In this series of tutorials, we have learned how to upload files to S3 and list all files from S3. But we still have not talked about how to grant public read access to S3 objects using python.

By default, all objects when uploaded to S3 will be private, and except the owner of that object, no one will be able to view that file. In many cases, you will want to give the general public to view that file for example, when we are sharing images or using S3 as our static data hosting service.

In this blog, we will learn about different access control lists (ACLs) for objects in S3, and how we can list these ACLs for some objects. We will also learn how we can use python, boto3, and set_object_access_policy functions to grant public read access to s3 objects.

Setting up permissions for S3

For this tutorial to work, we will need an IAM user who has access to upload a file to S3. We can configure this user on our local machine using AWS CLI or we can use its credentials directly in python script. We have already covered this topic on how to create an IAM user with S3 access. If you do not have this user setup please follow that blog first and then continue with this blog.

What are ACLs

AWS S3 provides predefined grants that we can assign to buckets or objects to give them different access levels. These grants are known as Access Control Lists (ACLs). The below table list down all ACLs available with the access levels they grant on object or bucket.

You can learn more about ACLs in AWS Documentation. Now that we are familiar with ACLs, let us learn how we can use them with S3 objects. We can also use these with S3 buckets but we will cover that in another blog.

Listing ACLs on s3 object

First, we will write python code to list all grants or ACLs present on some object in S3. We can use the get_object_access_policy function from the boto3 client to list ACLs for objects.

def get_object_access_policy():
    This function prints ACL policy for object in S3 bucket
    :return: None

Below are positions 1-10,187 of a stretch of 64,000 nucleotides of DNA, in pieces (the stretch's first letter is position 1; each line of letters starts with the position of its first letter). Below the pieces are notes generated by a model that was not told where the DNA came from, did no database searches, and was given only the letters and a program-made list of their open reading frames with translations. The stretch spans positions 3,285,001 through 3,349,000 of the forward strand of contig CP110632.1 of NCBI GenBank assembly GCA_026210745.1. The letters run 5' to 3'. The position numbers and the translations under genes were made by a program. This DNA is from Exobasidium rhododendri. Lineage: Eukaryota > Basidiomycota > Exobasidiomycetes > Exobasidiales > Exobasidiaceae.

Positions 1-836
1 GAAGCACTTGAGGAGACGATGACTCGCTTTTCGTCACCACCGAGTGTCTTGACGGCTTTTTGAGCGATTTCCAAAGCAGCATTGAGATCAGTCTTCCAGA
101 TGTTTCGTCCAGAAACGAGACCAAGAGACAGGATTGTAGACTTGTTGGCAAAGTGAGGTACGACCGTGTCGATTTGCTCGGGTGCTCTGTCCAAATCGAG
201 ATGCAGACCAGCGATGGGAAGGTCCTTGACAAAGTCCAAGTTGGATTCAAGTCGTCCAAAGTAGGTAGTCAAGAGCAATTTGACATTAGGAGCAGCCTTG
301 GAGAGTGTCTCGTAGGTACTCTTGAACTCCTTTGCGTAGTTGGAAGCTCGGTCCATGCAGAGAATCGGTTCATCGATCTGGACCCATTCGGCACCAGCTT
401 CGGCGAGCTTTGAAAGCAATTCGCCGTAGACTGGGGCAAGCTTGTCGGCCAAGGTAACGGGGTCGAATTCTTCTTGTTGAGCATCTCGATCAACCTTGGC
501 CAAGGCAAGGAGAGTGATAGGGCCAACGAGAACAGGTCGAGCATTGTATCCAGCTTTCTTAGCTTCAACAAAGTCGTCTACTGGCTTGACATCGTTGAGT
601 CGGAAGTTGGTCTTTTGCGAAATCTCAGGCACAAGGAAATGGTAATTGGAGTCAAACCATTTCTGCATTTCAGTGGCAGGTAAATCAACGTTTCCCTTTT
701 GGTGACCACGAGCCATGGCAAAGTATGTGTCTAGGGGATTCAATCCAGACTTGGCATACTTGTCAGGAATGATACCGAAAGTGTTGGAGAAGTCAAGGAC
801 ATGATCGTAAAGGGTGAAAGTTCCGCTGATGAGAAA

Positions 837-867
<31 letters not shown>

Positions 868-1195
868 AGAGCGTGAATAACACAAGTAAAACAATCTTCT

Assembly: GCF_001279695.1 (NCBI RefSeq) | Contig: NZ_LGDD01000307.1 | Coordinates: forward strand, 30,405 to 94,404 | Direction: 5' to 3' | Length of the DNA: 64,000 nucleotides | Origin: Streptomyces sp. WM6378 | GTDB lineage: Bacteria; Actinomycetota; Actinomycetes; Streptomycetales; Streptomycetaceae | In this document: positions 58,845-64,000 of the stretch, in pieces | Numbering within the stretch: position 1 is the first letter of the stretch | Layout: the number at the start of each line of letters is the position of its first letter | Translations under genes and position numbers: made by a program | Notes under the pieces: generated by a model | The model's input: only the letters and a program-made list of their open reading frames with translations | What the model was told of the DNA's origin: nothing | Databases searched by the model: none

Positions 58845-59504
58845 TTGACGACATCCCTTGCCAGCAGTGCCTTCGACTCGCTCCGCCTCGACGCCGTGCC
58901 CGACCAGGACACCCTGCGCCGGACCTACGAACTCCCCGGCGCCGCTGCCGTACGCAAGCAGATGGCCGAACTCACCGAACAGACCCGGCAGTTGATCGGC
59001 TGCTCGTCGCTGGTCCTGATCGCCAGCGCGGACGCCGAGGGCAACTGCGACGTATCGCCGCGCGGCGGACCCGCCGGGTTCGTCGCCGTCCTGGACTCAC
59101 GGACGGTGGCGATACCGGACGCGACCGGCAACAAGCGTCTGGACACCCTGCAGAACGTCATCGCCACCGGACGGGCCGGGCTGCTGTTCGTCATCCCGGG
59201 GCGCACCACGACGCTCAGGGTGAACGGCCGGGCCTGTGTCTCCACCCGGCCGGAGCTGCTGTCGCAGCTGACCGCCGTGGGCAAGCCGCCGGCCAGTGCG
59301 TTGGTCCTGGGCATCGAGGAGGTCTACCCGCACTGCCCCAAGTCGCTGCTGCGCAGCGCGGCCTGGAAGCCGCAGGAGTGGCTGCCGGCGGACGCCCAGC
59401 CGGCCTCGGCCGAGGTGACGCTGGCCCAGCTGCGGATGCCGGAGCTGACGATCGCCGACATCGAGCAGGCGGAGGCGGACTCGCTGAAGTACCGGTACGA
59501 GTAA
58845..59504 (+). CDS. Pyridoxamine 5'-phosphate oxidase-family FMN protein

s3_client = boto3.client("s3")
    bucket_name = "testbucket-frompython-2"
    object_key = "test9.txt"

    response = s3_client.get_object_acl(


When we run the above function we will see the below output that is an array of ACLs on the object. As mentioned before, by default there is a “private” ACL on any object in S3 and it grants full access to the owner.

[{'Grantee': {'ID': 'a601289bf62bcd8a0fccb6ff6efa66fc234208dd2efa7d
              'Type': 'CanonicalUser'},
  'Permission': 'FULL_CONTROL'}]

When the object has a “private” ACL attached to it, no one will be able to read that object. We can easily test this. When we click on the object and its URL from the S3 console we will see the below error.

Can not read private objects in s3 bucket

I am trying to read the test9.text file from my s3 bucket but as it has private ACL attached, we see the above page with access denied error. This can be changed by attaching “public-read” ACL to the object. Let us learn how we can do that.

Grant public read access to S3 objects

Now that we want to add public read access to our file so that we can share a link with someone, let us learn how we can do that using python.

def set_object_access_policy():
    This function adds ACL policy for object in S3 bucket.
    :return: None
    s3_client = boto3.client("s3")
    bucket_name = "testbucket-frompython-2"
    object_key = "test9.txt"

    response = s3_client.put_object_acl(
        ACL="public-read", Bucket=bucket_name, Key=object_key

When we run this code, the “test9.txt” file in the S3 bucket will have public read access and if we click on its link, we can see the below output.

Once an object has a public-read policy, we can read it


In this tutorial, we have learned how to list objects access list (ACLs) and how to add ACLs to S3 objects using python and boto3. I hope you have found this useful. In the next blog, we will learn how to add bucket-level policies. See you there.

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